U.S. Rep. Bill Johnson, R-6th, said he was elected to cut federal spending, create jobs, reduce the size of the federal government and repeal health-care changes.
“Every vote that I’ve taken, thus far, has moved us down the road on those goals,” he said Tuesday at a Youngstown/Warren Regional Chamber breakfast at the Holiday Inn in Boardman.
Johnson of Marietta said he opposes increasing the national debt limit — which is $14.3 trillion and was hit Monday — unless legislation includes certain provisions.
Those provisions include trillions of dollars of spending cuts, reforms to cut taxes and a balanced-budget amendment.
“The debt is a symptom of the disease called out-of-control spending,” Johnson said.
Johnson also said President Barack Obama could quickly lower gas prices by announcing a national energy policy to make the United States “energy secure” in 10 to 15 years. That would include drilling for oil and natural gas, using coal, looking at nuclear power and alternative-energy sources, he said.
Johnson called for drilling the Marcellus Shale and Utica Shale, two underground formations in and near this area that are believed to contain large amounts of natural gas.
“We could be sitting in the midst of a Saudi Arabia of natural gas,” he said.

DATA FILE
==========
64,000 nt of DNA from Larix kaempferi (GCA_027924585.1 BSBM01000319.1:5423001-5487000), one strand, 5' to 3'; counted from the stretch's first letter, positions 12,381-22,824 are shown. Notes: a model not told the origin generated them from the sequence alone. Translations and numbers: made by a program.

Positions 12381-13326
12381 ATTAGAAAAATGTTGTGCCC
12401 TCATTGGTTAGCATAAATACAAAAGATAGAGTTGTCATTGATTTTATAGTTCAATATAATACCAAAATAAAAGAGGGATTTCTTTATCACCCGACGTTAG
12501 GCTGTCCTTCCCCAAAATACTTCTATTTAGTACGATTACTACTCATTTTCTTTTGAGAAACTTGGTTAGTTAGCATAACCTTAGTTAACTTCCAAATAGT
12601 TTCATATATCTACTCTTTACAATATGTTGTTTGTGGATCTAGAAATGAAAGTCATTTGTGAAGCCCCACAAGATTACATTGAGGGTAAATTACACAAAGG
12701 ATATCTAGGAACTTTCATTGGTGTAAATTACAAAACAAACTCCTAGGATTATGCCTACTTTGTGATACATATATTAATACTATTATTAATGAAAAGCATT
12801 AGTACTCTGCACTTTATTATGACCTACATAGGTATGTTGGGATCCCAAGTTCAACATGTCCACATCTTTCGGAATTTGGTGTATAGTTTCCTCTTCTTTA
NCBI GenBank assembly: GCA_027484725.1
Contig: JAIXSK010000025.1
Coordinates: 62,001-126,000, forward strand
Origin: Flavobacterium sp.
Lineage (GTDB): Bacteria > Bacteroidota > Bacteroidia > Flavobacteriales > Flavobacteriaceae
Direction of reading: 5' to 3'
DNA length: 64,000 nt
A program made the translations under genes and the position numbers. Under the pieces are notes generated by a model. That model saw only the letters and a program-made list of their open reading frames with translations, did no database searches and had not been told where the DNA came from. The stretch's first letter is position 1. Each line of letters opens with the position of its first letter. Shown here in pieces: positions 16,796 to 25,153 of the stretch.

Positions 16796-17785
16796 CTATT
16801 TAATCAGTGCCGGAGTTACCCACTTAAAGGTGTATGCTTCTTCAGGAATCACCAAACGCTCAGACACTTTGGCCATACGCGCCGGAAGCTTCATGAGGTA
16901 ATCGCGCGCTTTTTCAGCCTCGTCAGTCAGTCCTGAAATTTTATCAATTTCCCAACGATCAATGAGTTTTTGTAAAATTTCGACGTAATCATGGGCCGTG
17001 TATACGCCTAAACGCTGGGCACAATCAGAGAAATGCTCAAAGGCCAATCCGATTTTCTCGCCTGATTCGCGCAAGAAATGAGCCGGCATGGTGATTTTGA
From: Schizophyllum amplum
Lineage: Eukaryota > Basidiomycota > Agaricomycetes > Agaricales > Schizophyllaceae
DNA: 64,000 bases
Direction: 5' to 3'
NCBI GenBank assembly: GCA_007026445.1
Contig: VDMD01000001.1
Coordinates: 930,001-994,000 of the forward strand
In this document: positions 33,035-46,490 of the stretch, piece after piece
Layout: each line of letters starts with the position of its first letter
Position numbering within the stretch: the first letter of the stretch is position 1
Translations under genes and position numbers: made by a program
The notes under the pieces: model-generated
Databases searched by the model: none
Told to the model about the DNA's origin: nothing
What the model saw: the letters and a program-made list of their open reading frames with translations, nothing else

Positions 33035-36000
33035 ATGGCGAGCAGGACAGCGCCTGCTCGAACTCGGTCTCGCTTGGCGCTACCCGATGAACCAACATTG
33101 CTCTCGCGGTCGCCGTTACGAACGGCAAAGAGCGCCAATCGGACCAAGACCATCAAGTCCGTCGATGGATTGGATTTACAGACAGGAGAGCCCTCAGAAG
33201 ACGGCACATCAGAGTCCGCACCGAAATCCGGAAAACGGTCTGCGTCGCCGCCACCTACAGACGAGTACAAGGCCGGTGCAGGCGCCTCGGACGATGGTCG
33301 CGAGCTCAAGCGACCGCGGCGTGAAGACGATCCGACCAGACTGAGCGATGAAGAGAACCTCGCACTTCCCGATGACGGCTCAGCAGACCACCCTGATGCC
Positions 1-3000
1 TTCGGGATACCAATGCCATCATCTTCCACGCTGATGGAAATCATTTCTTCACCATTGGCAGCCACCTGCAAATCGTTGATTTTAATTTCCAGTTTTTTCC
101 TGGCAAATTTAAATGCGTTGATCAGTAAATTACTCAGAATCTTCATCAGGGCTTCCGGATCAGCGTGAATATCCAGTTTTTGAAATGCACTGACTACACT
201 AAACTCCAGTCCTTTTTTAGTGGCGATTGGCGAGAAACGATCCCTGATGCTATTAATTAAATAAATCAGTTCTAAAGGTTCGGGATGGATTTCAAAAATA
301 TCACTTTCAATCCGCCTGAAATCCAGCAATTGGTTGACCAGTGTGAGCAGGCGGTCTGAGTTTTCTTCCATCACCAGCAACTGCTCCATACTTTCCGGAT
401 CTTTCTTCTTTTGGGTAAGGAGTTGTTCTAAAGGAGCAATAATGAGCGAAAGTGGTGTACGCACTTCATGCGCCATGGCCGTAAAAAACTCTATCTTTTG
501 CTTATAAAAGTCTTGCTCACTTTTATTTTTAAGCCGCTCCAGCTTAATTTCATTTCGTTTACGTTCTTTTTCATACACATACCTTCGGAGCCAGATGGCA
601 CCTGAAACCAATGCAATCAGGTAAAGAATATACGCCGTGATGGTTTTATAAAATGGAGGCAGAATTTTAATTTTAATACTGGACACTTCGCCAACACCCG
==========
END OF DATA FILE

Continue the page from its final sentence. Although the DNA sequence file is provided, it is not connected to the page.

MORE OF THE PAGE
When asked if he is supporting a presidential candidate in next year’s Republican primary, Johnson said it was too soon. He also said he hasn’t made up his mind about endorsing a candidate.
He added: “We’ve got some strong candidates. There’s no question about that. And I think we’ve got candidates that are saying the kinds of things that the American people want to hear: Stop the out-of-control spending, develop an energy policy, fight the war on terror, protect America, put America first, take advantage of the fact that America is exceptional and reassert America’s exceptionalism as a way of life. So I think there’s going to be some very strong candidates.”
Johnson spent 26 years in the U.S. Air Force, including working with special- operations forces on their information-technology needs.
Johnson also praised the special-operations forces members that killed Osama bin Laden in Pakistan on May 1.